Our Summer Tour Schedule is Here!
National Volunteer Month!
April is Occupational Therapy Month, and our Art of the Cure Exhibit opens in just two months! Did you know that the Scholfield Memorial Workshop at Trudeau Sanatorium may have been the first time that occupational therapy was used for mentally well patients? Dr. Lawrason Brown implemented the use of occupational therapy for TB patients at Trudeau Sanatorium, and patients had the opportunity to study a range of handicrafts from leatherwork, bookbinding, photography, basket-weaving, decorative work, and more!
The Scholfield Memorial Workshop was built in 1909 as a gift of Mrs. Walter L. Goodwin. It was named for Herbert L. Scholfield, a patient and skilled craftsperson. In this image, patients in the Workshop practice weaving as part of their treatment at the Sanatorium.
In “Portrait of Healing,” Victoria Rhinehart described the possible origins of occupational therapy as such: “The true origin of occupational therapy remains open for some dispute. Numerous sources credit Dr. Brown for its birth at the Adirondack Cottage Sanitarium in 1904. A more accurate statement would be to credit Dr. Brown, certainly as the first who created the concept of outdoor occupational therapy, and likely the first to utilize occupational therapy with tuberculosis patients, and perhaps the first to use occupational therapy with patients who were mentally well. The actual origin of using this type of therapy on a patient population came well before Dr. Brown's time. . . . Susan E. Tracy, who organized occupational therapy classes in her training school for nurses at the Adams Nervine Asylum in 1906, was considered to be the first occupational therapist. However, as the work of Dr. Brown, with his occupational therapy experiment with tuberculosis patients in 1903 to 1904, predates the work of Susan Tracy and others, there is some merit to sources that credit Brown with the birth of modern occupational therapy.”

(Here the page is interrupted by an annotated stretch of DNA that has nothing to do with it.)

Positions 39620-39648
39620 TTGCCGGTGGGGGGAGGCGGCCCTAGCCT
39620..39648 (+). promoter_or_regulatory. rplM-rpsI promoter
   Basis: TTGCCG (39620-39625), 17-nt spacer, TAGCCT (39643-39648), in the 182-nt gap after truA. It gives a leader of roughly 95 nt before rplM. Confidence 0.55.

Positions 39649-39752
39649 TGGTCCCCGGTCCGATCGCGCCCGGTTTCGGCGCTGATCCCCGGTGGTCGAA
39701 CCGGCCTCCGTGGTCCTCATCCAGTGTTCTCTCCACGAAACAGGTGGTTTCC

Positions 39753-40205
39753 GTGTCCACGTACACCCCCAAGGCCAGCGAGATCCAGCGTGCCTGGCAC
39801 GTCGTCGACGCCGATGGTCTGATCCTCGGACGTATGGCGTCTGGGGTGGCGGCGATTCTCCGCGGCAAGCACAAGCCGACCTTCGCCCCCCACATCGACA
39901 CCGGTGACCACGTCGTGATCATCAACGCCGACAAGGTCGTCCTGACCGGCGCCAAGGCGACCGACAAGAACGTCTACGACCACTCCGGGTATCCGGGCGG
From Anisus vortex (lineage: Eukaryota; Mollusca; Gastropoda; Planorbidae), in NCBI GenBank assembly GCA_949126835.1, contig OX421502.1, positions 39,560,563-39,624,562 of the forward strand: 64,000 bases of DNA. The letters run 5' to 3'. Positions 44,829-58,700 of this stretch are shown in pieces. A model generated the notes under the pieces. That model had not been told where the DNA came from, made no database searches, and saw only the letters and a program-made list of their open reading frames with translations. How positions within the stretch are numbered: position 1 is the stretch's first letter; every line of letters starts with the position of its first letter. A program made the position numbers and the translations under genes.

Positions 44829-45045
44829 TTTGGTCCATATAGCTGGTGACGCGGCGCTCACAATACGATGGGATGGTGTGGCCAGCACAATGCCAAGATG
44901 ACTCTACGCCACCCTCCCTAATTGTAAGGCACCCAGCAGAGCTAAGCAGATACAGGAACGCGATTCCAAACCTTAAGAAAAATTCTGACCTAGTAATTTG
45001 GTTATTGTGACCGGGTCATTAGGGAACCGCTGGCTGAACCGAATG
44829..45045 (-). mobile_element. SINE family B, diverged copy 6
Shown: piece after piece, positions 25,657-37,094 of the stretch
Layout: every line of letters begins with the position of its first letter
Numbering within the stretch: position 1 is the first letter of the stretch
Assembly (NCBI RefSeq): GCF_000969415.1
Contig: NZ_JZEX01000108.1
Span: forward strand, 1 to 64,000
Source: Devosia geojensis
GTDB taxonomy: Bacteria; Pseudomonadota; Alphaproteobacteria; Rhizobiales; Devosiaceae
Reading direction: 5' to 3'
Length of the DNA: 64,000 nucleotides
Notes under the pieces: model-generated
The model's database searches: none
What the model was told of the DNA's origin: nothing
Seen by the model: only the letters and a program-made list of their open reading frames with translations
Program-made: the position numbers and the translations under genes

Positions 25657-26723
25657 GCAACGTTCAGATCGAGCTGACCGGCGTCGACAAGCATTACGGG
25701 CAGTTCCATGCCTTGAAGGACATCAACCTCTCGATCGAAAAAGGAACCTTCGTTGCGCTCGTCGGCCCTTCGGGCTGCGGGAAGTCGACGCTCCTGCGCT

To learn more about the Workshop, visit our wiki!
And be sure to stay tuned for more on our upcoming special exhibit, Art of the Cure, which highlights TB patient artists, writers, musicians, architects, and more! Art of the Cure will open in late June 2019.
Thank you, interns!
Bernice also said, "thank you for uploading this picture. It was quite a surprise to find it as I was just reminiscing to myself about the wonderful summer of training and terrific patients and Staff I met while in Saranac."
Have you explored our wiki lately to see if you can add any information about Saranac Lake history? Visit our wiki to share what you know!
Among his many other accomplishments, Baldwin was appointed Assistant, and later Director, of the new Saranac Laboratory. After Trudeau's death, he was elected chair of the executive committee of the Trudeau Sanatorium. In 1916, he started the Trudeau School of Tuberculosis; later the same year he founded the Edward Livingston Trudeau Foundation with Dr. Walter B. James, an endowment for tuberculosis research.
To learn more about Dr. Baldwin, visit our wiki!
And stay tuned on Monday for news of an exciting donation!
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